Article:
TSAR Wars; Poland Desperate for Victory over Historic Foes Russia as 400 Years of Conflict Is Squeezed into One Game
Byline: ANTHONY HAGGERTY
BACK in 96 a couple of English buffoons sang about 30 years of hurt and got to No.1. In Warsaw, however, Three Lions was a flop and little wonder.
For Poles, 30 years of hurt is mild toothache compared with the FOUR HUNDRED years of bitterness and bile that has festered between them and Russia.
As the nations prepare to do battle in Euro 2012 tonight midfielder Kamil Grosicki insists Poland's players will spill blood for the cause.
He said: "We all know what a game against Russia means. You have to leave your guts out on the pitch."
Poles nurture resentments towards Russia. The Tsars once carved up the country and kept the best bits for themselves.
In 1944, in one of the darkest battles of the Second World War, Soviet forces allowed the Nazis to decimate Polish resistance during the tragic Warsaw Uprising.
And the fact that tonight's clash of the nations takes place on Russia Day pours fuel on the fires.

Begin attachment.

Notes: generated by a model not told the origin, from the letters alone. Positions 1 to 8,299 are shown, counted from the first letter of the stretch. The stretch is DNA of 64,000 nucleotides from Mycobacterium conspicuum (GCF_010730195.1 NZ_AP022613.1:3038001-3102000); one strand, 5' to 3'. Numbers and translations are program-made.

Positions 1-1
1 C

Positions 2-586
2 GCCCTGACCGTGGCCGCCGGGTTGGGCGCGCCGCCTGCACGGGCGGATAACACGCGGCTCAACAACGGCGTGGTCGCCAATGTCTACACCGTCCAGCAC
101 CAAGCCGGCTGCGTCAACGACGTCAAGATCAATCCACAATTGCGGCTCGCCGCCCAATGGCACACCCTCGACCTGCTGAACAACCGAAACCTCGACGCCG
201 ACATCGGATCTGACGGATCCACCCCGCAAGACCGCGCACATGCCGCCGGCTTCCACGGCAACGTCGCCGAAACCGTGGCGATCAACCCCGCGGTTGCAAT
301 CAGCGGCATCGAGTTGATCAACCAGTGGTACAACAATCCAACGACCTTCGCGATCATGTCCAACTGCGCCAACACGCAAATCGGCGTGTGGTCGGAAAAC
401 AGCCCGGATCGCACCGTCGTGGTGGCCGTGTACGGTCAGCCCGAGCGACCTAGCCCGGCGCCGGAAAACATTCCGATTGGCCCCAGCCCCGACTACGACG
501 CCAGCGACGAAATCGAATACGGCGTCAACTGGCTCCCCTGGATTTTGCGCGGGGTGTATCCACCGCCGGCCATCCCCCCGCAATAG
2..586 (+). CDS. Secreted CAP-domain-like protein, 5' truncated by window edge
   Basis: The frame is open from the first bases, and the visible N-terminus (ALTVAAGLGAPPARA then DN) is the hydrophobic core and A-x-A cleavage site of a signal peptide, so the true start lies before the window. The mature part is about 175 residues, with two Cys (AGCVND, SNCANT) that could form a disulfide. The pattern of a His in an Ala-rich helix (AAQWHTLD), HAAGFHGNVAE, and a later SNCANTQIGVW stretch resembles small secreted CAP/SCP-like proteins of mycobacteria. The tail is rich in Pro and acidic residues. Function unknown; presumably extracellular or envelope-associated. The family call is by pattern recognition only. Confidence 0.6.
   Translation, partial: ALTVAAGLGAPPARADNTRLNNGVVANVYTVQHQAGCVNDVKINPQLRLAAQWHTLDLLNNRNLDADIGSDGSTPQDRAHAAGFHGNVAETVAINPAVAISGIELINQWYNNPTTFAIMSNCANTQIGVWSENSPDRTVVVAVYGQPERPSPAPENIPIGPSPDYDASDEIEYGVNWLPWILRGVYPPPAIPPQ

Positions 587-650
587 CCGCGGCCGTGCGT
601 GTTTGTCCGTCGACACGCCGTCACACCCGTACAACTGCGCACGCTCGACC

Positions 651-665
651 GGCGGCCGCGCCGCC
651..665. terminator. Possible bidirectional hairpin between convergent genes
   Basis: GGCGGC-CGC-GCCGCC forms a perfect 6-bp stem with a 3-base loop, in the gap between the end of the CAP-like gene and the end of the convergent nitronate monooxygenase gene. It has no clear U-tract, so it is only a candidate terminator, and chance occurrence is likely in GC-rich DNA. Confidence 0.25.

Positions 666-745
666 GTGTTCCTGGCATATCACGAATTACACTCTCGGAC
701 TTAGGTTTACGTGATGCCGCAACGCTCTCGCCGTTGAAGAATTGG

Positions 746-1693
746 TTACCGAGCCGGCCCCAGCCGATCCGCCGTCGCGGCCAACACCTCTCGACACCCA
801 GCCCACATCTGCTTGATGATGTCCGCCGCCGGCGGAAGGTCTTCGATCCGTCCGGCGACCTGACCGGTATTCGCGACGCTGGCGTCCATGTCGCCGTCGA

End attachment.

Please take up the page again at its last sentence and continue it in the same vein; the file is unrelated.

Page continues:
Russian fans will mark the 22nd anniversary of the end of Soviet law by marching through the Polish capital to the national stadium.
Polish Prime Minister Donald Tusk has encouraged his people to march alongside the Russians to mark the day that "finally buried the Soviet Union".
In Scots terms, that's like asking the Green Brigade to plough their holiday pay into the Rangers Fans Fighting Fund.
The march has sparked outrage and Polish police are on high alert, especially after videos of Russian fans beating up stewards during Friday's 4-1 win over the Czech Republic in Wroclaw were posted on the web.
With the fans also accused of displaying a nationalist flag and throwing fireworks on to the pitch, the Russians are walking a tightrope and fear they will be deducted points by UEFA.
Poland supporters have a fearsome reputation themselves and recent history has done nothing to ease tension.
Two years ago President Lech Kaczynski, his wife and scores of Polish leaders were killed when their plane crashed on approach to fog-veiled Smolensk in western Russia.
The incident is still viewed with suspicion by Poles and their media is doing nothing to cool emotions.
One newspaper carried a front-page mocked-up picture of coach Franciszek Smuda charging on horseback in the uniform of Jozef Pilsudski, the commander of Polish troops who defeated the Boilshevik Army in 1920.
Midfielder Grosicki added: "From what we saw in their opening match Russia are going to want to attack us. …